Security Policy of Europe) paid to Skopje, do show that we dont
To show a general overview, are you optimistic
for the future of Bosnia and Herzegovina and, in general, for
the future of south-eastern Europe?
I spent three years in the former Yugoslavia,
and I always try carefully not to be optimistic or pessimistic,
or to bear a judgement about people. One can be frustrated, unhappy,
impatient or sometimes, on the contrary, enthusiastic. These are
emotional reactions that dont help to solve the problems. I also
think that we sometimes forget too quickly that the citizens of
Bosnia and Herzegovina got through a dreadful war, during which
about five percent of the population physically disappeared.
A high percentage of that population left the
country, maybe never to return, and half of the people are displaced
persons. They are persons whom we cant blame (for trying) to
forget all what they lived through. I would say that the way they
survive now is the consequence of these years of drama. The only
acknowledgement that we can make is that, our involvement, the
involvement of the international community in the civilian aspect
of the peace agreement, is still essential.
For you personally, sir, what is the best
memory of your tour?
I dont have any particular memory during this
year; but the most impressive thing that I have seen during this
tour is the camaraderie that links SFOR soldiers within the headquarters,
and the meetings that we have with each other in the field, either
with members of SFOR, international organisations or citizens
of Bosnia and Herzegovina. I also had some sad moments when I
went to see exhumation sites or visit displaced persons that try
to set up again and live in wretched poverty. In these moments
you ask yourself questions about our role and about the relative
success of our mission.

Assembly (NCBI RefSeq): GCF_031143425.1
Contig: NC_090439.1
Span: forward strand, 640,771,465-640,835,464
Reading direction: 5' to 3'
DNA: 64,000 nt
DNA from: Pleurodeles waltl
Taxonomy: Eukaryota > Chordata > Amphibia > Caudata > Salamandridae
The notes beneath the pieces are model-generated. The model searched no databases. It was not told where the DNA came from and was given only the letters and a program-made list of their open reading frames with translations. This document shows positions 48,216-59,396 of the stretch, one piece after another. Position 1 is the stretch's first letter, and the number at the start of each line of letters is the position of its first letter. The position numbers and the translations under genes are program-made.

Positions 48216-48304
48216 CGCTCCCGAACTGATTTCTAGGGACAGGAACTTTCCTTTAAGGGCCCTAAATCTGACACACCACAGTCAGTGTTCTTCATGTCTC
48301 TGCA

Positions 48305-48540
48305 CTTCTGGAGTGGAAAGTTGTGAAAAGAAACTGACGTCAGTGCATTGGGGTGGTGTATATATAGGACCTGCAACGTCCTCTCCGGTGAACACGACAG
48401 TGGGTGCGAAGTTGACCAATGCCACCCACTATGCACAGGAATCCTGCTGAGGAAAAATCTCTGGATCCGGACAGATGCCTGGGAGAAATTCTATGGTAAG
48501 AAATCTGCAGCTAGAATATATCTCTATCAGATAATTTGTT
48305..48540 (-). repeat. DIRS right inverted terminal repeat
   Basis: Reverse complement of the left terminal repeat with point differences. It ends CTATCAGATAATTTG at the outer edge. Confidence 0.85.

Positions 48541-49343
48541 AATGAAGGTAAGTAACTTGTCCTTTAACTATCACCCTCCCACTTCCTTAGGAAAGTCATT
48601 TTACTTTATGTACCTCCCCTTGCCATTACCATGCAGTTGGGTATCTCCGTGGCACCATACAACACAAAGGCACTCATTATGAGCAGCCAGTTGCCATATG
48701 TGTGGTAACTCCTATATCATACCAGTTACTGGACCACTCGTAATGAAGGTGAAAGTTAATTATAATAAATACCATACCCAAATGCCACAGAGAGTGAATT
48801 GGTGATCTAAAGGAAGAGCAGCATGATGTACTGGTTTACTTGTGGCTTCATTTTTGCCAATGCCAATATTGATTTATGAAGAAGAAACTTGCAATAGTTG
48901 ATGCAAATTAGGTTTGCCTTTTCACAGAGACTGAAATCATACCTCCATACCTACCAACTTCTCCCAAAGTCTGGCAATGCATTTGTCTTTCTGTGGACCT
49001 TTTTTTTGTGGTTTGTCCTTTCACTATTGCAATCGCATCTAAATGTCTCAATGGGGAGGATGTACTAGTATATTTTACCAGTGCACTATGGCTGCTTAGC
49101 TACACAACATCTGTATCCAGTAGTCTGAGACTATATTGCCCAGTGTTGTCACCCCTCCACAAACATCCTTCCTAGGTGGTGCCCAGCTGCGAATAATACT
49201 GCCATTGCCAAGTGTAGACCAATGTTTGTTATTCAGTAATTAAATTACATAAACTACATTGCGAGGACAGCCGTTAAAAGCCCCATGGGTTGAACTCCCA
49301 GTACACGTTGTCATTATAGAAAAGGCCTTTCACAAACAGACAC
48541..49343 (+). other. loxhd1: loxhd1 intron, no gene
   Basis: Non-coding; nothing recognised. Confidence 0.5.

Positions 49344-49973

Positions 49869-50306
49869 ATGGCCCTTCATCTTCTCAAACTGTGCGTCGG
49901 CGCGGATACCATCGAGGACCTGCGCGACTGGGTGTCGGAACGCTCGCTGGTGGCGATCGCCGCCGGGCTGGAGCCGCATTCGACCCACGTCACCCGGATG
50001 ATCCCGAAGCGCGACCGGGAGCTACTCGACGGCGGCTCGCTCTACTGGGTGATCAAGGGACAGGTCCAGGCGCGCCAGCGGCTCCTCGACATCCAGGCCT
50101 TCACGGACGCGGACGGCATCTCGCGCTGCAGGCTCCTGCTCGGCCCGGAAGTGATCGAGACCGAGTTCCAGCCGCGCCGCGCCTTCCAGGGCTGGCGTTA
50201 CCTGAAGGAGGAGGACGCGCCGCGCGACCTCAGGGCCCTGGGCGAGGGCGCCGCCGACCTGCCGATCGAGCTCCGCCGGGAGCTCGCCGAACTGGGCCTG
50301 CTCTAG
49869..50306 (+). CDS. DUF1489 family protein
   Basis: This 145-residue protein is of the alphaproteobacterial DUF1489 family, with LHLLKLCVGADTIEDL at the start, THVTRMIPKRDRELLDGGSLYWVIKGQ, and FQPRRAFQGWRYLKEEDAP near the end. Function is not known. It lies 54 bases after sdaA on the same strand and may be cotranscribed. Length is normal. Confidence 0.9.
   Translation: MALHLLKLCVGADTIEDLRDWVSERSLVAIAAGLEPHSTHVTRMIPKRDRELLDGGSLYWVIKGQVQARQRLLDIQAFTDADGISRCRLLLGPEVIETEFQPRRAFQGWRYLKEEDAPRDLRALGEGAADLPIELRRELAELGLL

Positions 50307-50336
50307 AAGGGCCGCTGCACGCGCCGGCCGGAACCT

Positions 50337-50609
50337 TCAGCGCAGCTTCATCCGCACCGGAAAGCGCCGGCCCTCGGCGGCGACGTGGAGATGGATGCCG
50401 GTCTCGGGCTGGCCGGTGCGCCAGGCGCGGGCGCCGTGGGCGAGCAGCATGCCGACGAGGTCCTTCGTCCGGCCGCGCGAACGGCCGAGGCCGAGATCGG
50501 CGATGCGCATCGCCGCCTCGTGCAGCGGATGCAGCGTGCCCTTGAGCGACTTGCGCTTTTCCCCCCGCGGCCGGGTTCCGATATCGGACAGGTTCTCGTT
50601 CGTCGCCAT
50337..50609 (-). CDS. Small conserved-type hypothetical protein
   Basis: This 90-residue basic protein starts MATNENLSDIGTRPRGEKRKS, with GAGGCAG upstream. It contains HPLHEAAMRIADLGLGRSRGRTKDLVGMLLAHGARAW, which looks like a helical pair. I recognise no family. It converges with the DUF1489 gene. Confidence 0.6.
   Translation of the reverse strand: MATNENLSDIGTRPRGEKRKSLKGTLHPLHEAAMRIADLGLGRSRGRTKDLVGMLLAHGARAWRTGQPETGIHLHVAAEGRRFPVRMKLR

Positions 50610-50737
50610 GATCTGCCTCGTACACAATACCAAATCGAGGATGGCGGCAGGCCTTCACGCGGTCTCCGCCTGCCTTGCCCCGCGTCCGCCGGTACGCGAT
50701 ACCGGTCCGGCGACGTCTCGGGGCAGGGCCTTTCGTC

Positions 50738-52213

We always try at the SFOR Informer
to be as close as possible to the soldiers in the field. Did you
not feel, here in Butmir, cut off from the troops?
No I dont have that feeling, because, not only
me of course, but also COMSFOR and his main deputies, we often
travel, we meet a lot of soldiers and we have permanent and direct
links with the divisions. So no, I dont have that feeling, but
you should ask the soldiers on the ground.
The General Framework Agreement for Peace
in Bosnia and Herzegovina (GFAP) states that one of the tasks
of SFOR is to negotiate with the Armed Forces in Bosnia and Herzegovina.
Hasnt it been particularly difficult in these latest months?
indeed. But it has been a full success: all the efforts of the
international community, and those of SFOR in particular, prevented
the Croat military component of the Federation Army (VF-H) to
intervene in that eminently political issue. It was nothing else
but an attempt of secession or divorce within the Federation.
We managed to convince the Bosnian-Croat military that they should
stay out of that question. Since the very first day, we gave our
support to the legitimate government of the Federation, issued
after the elections of Nov. 11, 2000. This country is actually
living in the first democratic transition of its recent history.
We must support that evolution and support those who occupy, at
the moment, the key positions; otherwise the nationalist parties
will come back, with all the drifting off and the dramatic consequences.
The professionalisation is one among the qualities
that you expect from the armed forces. What do you mean by this
We can hope the soldiers should be less sensitive
to emotions and nationalist passions, and I also mean the important
downsizing of troops. Firstly, because Bosnia and Herzegovina